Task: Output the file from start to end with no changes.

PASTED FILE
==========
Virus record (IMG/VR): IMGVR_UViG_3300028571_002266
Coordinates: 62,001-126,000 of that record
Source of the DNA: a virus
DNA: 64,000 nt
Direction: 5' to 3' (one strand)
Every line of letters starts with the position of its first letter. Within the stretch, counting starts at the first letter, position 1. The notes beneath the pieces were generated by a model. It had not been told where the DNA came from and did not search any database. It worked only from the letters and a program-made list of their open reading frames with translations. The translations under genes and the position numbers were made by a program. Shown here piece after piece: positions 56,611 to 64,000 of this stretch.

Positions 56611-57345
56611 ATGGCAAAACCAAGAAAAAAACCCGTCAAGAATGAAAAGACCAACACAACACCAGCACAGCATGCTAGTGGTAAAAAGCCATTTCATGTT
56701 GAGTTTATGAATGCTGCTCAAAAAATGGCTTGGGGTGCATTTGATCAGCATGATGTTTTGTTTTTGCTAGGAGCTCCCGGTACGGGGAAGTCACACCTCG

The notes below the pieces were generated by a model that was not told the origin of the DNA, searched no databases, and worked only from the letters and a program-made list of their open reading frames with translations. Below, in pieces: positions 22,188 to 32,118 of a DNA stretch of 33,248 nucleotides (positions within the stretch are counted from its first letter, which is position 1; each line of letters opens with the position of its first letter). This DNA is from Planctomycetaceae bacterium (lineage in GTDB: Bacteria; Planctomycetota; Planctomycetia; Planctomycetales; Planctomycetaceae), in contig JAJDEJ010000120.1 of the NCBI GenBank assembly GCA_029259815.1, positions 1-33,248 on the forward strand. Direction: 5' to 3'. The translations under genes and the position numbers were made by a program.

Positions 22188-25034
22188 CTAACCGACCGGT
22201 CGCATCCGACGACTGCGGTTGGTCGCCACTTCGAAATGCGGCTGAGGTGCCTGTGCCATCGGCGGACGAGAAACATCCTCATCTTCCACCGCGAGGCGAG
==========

Virus record (IMG/VR): IMGVR_UViG_3300028571_002266
Coordinates: 62,001-126,000 of that record
Source of the DNA: a virus
DNA: 64,000 nt
Direction: 5' to 3' (one strand)
Every line of letters starts with the position of its first letter. Within the stretch, counting starts at the first letter, position 1. The notes beneath the pieces were generated by a model. It had not been told where the DNA came from and did not search any database. It worked only from the letters and a program-made list of their open reading frames with translations. The translations under genes and the position numbers were made by a program. Shown here piece after piece: positions 56,611 to 64,000 of this stretch.

Positions 56611-57345
56611 ATGGCAAAACCAAGAAAAAAACCCGTCAAGAATGAAAAGACCAACACAACACCAGCACAGCATGCTAGTGGTAAAAAGCCATTTCATGTT
56701 GAGTTTATGAATGCTGCTCAAAAAATGGCTTGGGGTGCATTTGATCAGCATGATGTTTTGTTTTTGCTAGGAGCTCCCGGTACGGGGAAGTCACACCTCG

The notes below the pieces were generated by a model that was not told the origin of the DNA, searched no databases, and worked only from the letters and a program-made list of their open reading frames with translations. Below, in pieces: positions 22,188 to 32,118 of a DNA stretch of 33,248 nucleotides (positions within the stretch are counted from its first letter, which is position 1; each line of letters opens with the position of its first letter). This DNA is from Planctomycetaceae bacterium (lineage in GTDB: Bacteria; Planctomycetota; Planctomycetia; Planctomycetales; Planctomycetaceae), in contig JAJDEJ010000120.1 of the NCBI GenBank assembly GCA_029259815.1, positions 1-33,248 on the forward strand. Direction: 5' to 3'. The translations under genes and the position numbers were made by a program.

Positions 22188-25034
22188 CTAACCGACCGGT
22201 CGCATCCGACGACTGCGGTTGGTCGCCACTTCGAAATGCGGCTGAGGTGCCTGTGCCATCGGCGGACGAGAAACATCCTCATCTTCCACCGCGAGGCGAG